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Despite your best-laid plans, it’s possible that a Buyer will try to circumvent your ‘offer night’ by making a preemptive offer (also known as a bully offer). Bully Buyers are trying to avoid a competition by making an aggressive over-asking offer before the bidding war date. Bully offers are usually:
- Submitted very soon after a home is listed for sale (sometimes within just a few hours), in the hopes that few people have seen it; the bully’s goal is to avoid competition from other Buyers
- Significantly above the asking the price
- Made with a very short irrevocable time (meaning that you may only have an hour or two to respond to the offer). The goal of forcing you into making a quick decision is both a pressure tactic and a strategy to avoid other buyers having enough time to put together a competing offer.
If a bully offer comes in…
While there are different ways to handle a bully offer, at the BREL team:
- We’ll get as much detail as possible from the Buyer’s agent, so that we know if this is a legit bully offer or just a desperate Buyer hoping to buy for the asking price.
- It’s the Seller’s decision about whether or not to consider the bully offer
- We’ll contact everyone who has shown the property or has an appointment booked to see if there’s any further interest – we may be able to generate multiple offers despite it not being ‘Offer Night’
If more than one offer comes in, then things will follow the usual bidding warpath (though usually on a much tighter timeframe). If no other offer comes in, Sellers can choose to:
- Accept the offer – Congrats, you’ve sold your home!
- Negotiate via a counter-offer
- Reject the offer and decide to wait for offer night
There are all kinds of strategies that your agent might employ during a bully offer, so listen, don’t get over-excited, and ask lots of questions.
Should you accept a bully offer?
We usually counsel our Sellers who have set themselves up for a bidding war to resist the urge to look at offers until Offer Night. If a Buyer is serious enough to make a bully offer, they’ll likely be serious enough to show up on Offer Night. But of course you need to consider a few things:
- The interest and number of showings at the time the bully offer comes in. We generally know how many showings to expect, so if we see less than usual, we may encourage you more to look at a bully offer than we normally would.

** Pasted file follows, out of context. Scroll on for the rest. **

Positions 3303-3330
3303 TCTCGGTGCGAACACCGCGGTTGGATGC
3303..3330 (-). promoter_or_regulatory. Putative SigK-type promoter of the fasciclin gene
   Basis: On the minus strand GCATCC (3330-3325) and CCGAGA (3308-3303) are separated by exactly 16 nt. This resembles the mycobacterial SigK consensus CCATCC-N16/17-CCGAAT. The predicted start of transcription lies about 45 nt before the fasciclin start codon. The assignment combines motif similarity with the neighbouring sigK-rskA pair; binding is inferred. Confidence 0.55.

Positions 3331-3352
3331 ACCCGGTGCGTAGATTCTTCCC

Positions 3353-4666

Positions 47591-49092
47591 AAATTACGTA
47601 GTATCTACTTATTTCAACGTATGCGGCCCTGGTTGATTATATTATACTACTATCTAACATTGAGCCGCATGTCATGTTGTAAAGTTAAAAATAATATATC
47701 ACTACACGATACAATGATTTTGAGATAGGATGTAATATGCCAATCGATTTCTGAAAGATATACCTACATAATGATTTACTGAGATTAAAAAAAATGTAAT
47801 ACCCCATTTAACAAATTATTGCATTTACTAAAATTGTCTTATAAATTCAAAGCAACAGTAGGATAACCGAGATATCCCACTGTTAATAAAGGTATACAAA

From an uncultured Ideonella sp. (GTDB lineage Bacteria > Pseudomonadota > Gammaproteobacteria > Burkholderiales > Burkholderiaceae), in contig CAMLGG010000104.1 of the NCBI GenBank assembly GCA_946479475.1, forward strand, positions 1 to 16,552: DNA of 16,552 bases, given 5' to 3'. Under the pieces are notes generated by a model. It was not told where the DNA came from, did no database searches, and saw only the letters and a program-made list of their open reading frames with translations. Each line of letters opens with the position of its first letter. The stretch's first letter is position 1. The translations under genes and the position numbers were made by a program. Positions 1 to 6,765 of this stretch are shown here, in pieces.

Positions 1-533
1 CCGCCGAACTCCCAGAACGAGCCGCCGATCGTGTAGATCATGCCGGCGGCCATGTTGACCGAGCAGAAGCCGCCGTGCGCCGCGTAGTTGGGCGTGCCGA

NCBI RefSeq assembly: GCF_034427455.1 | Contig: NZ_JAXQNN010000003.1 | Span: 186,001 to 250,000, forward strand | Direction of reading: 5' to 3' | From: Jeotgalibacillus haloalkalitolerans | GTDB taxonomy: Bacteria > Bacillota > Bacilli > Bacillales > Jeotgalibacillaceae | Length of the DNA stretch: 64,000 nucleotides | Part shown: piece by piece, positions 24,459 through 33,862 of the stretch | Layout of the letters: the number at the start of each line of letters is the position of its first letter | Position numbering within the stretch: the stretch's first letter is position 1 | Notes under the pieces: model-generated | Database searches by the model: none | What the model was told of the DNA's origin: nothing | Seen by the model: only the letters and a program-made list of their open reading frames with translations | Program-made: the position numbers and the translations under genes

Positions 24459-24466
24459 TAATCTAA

- The price! Of course, that’s the most critical piece of the game. We’ve seen Sellers (not our clients) accept bully offers that were much lower than they could have received on Offer Night – we know that because we had Buyers prepared to pay more (sometimes up to $100,000 more) but who were unable to sign an offer in time to compete).
- Risk: While there’s always the risk that accepting a bully offer means you might be accepting a lower offer than you could have gotten on Offer Night, there’s also the risk that the bully does not re-submit their offer on Offer Night and you’re left selling at a lower price (sometimes tens of thousands lower than the original bully offer).
- Any extenuating circumstances: bad neighbours, feuding exes, children and pets, sick family members, etc.
If you do accept a bully offer, in most cases we’ll be looking for:
- A firm offer (meaning there isn’t a financing or home inspection condition that the Buyer can use to back out of).
- A sizeable deposit cheque delivered to our brokerage before the offer is accepted
Bully offers are stressful and often result in regret (on both the Buyer and the Seller sides). My best advice:
- Discuss the possibility of a bully offer with your agent before your home goes on the market – the pros, cons and their opinions, given your particular property and situation
- If you decide you don’t want to be tempted by a bully offer, ask your agent to sign the document that instructs your agent not to show you any offers; that means you won’t even know if someone tries to make a bully offer, so you can avoid any temptation and regret.
- Don’t get greedy – but if you like the possibility of a bully offer, give some thought as to what your magic price would be to take a pre-emptive offer. It may be higher or lower than what you’d be hoping to get on Offer Night. A quick, firm sale that’s over without all of the showings and unknowns might be worth a lower price, or you might decide that giving up the possibility of getting more on Offer Night is worth an extra XX dollars.